I seem to remember that a lot of other stuff was played as well, including more classically oriented music, but I've no idea what any of this was. However, by the time 1971 came round a lot of creativity seemed to disappear from progressive music and I lost interest in radio in general, but at least for a few months the British radio scene had - at least for those in the know - been given a real shot in the arm. It may well be over 35 years ago now, but this was for me a defining period in my life.



Fantastic homage to a wonderful station fondly remembered by me as it introduced me to so much good music and affected my musical tastes forever 
( From the age of 16 through to 52 and beyond). The audio content on your site is also a real treat and brings it all back. I actually remember some of the actual shows included in your streams  too ... after 35 years! I have quite a pile of letters and other stuff from Geronimo somewhere including playlists. I recall listening to Geronimo with my radio clamped to my ear as I couldn’t afford a set of headphones and as it was late at night I couldn’t really turn up the volume too much! I had a Geronimo poster up on the wall in the Sixth Form room at school and was told to remove it by the headmaster for some forgotten reason 
("Who is this Geronimo guy anyway?" he asked!).

Thanks for all the good work. Geronimo is NOT forgotten it is alive and well in my mind
...Radio Seagull helped keep me sane later on but we simply don’t have any intelligent and adventurous radio available here anymore. Radio 3's Late Junction does have echoes of Geronimo ...but it is not enough for me. I wish BBC 6 Music could chill out a bit more and do some free form "anything goes" programming. We need some fresh blood in the form of the old boys to get it going that way, maybe?  

Please keep me informed of anything Geronimo related especially the documentary and book. And if G returns? ... life would be better for my ears and sanity!
Your excellent site captures the essence of a unique moment in broadcasting history.

Cheers for now,

Dave Roberts

exclusive - how it all began (#2), by geoff  
A  brief history of the Geronimo Experience; recalled from the memory of Geoffrey Bass, co-founder and man of many parts.

The history must begin with the time itself. The late 60's early 70's were indeed magical times. Britain was immensely prosperous. Jobs were plentiful. Renting was the norm and mostly everyone was paid in cash at the end of the working week. This meant that young people could rent rooms, share flats and houses and  for the first time, enjoy the freedom of a widespread social life of their own. Naturally this new-found freedom of association allowed new tastes to develop in clothes, music and lifestyle.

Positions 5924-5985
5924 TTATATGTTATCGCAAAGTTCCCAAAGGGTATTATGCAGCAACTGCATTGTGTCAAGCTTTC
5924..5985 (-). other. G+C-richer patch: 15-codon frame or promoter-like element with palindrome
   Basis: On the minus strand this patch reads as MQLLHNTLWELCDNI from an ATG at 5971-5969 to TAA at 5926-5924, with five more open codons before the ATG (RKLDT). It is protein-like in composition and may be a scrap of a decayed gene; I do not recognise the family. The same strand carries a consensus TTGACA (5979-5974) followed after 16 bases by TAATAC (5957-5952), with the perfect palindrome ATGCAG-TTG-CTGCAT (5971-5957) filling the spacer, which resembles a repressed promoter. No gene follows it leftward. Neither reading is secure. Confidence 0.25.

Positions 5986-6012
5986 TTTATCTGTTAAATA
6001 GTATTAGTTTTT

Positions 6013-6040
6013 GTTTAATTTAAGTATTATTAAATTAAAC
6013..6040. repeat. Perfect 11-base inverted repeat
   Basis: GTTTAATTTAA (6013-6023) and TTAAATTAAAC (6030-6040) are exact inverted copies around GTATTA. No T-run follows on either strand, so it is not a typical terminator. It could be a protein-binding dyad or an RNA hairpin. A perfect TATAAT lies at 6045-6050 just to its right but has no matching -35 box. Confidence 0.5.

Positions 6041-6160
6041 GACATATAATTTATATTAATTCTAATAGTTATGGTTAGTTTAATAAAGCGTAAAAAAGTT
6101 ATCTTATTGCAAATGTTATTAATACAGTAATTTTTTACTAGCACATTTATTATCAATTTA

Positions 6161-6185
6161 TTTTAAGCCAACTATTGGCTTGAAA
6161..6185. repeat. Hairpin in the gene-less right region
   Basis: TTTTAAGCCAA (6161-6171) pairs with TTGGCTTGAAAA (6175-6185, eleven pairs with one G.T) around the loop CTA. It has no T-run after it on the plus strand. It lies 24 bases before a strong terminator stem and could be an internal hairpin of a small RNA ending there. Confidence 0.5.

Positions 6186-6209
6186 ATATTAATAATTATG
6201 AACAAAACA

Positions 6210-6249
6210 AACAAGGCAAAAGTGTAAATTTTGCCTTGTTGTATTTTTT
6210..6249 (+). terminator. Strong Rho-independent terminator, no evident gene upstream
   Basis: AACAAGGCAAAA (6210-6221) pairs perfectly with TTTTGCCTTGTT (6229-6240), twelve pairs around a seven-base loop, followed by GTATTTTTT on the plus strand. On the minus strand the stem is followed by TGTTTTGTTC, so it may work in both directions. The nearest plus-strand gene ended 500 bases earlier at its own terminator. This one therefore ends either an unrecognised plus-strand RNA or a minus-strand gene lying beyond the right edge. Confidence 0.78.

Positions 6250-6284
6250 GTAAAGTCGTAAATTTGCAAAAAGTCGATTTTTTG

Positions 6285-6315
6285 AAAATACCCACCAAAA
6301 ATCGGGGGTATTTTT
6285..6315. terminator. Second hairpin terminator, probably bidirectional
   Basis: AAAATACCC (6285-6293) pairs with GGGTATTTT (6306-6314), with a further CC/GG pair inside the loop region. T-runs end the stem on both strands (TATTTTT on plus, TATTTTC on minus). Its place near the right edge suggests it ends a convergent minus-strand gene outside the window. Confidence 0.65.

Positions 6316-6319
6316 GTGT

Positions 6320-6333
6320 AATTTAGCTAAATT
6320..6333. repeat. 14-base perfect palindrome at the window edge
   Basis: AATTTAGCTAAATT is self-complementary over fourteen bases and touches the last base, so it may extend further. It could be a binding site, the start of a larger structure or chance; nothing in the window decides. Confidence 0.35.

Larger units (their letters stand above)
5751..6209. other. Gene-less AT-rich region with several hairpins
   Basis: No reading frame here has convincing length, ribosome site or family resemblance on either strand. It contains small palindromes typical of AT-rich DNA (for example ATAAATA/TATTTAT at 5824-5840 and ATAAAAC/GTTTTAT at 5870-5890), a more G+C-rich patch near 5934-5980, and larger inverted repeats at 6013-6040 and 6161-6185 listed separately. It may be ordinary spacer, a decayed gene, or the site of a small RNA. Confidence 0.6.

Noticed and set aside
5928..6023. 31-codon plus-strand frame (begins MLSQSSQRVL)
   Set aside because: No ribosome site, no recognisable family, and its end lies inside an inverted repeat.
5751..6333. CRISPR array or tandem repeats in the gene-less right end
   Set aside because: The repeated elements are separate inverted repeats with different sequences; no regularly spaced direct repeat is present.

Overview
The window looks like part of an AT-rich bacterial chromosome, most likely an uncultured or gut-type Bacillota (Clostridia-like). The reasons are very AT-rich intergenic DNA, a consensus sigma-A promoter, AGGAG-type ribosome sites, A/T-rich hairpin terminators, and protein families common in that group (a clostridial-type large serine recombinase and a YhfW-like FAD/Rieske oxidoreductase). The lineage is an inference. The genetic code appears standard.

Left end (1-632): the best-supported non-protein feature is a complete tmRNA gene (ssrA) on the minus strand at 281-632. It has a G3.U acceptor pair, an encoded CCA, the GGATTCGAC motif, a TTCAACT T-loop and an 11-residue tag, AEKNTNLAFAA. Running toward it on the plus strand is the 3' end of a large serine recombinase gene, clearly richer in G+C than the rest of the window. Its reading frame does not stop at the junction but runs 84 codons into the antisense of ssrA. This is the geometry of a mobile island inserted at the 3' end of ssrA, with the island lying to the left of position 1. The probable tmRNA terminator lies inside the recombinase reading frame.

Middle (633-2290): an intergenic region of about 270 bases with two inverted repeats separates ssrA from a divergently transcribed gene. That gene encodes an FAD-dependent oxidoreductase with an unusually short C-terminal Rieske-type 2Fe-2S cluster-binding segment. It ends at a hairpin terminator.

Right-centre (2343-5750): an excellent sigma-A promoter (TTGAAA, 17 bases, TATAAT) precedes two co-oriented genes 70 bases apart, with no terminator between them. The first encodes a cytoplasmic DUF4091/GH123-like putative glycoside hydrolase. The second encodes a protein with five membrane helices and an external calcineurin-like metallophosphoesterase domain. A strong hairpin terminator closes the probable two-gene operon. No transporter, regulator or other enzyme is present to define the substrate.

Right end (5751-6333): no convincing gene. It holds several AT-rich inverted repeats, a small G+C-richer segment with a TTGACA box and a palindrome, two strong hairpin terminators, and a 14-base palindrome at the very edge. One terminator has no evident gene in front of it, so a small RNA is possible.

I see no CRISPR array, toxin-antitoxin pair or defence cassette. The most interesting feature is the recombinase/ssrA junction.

It was all new. It was all fresh. We were young. There were no boundaries. It was all to do. The era of "sex, drugs and rock'n'roll had arrived...

The story begins with a somewhat crazy guy called Paul who, in one of his more lucid moments, introduced me to a slightly less crazy guy called Bill "Scoop" Hayes. With a view to financing Bill's scheme to lease air-time from Radio Andorra. Bill was apparently in negotiation with R.A. but had run out of money. I was intrigued. The challenge was great. I could not refuse. I had to proceed. Bill's passion was for news reporting. And I guess that had he had his way, Geronimo would have been a news station. Along the lines of News 24. But this could never be. The airwaves were made for music. The uniting, binding force of beautiful vibrations encircling the Globe and, for a time at least, engendering a profound feeling of Love and Peace.

So, with Hugh writing for Disc & Music Echo and Terry deeply involved in the music business, it was natural to bring them into the equation. A couple of meetings with Bill were enough to fire up our imaginations. I made a quick flight to Paris. Had a meeting with Yves Kuhn, Radio Andorra's agent there and the way was cleared for broadcasts to begin.
At this point cash donations were made by Jacqui Nolan, Pete Townshend and Tony Phillpot. God bless them.
Bill persuaded us to buy the recording equipment of Radio Jamaica. This was installed in a garden flat in Muswell Hill... where we had many hilarious moments of mad-cap recording. Test broadcasts were arranged but, unbelievably, Bill kept forgetting to send the tapes off to the station. Sadly he had to go. Or, rather, we parted company from him.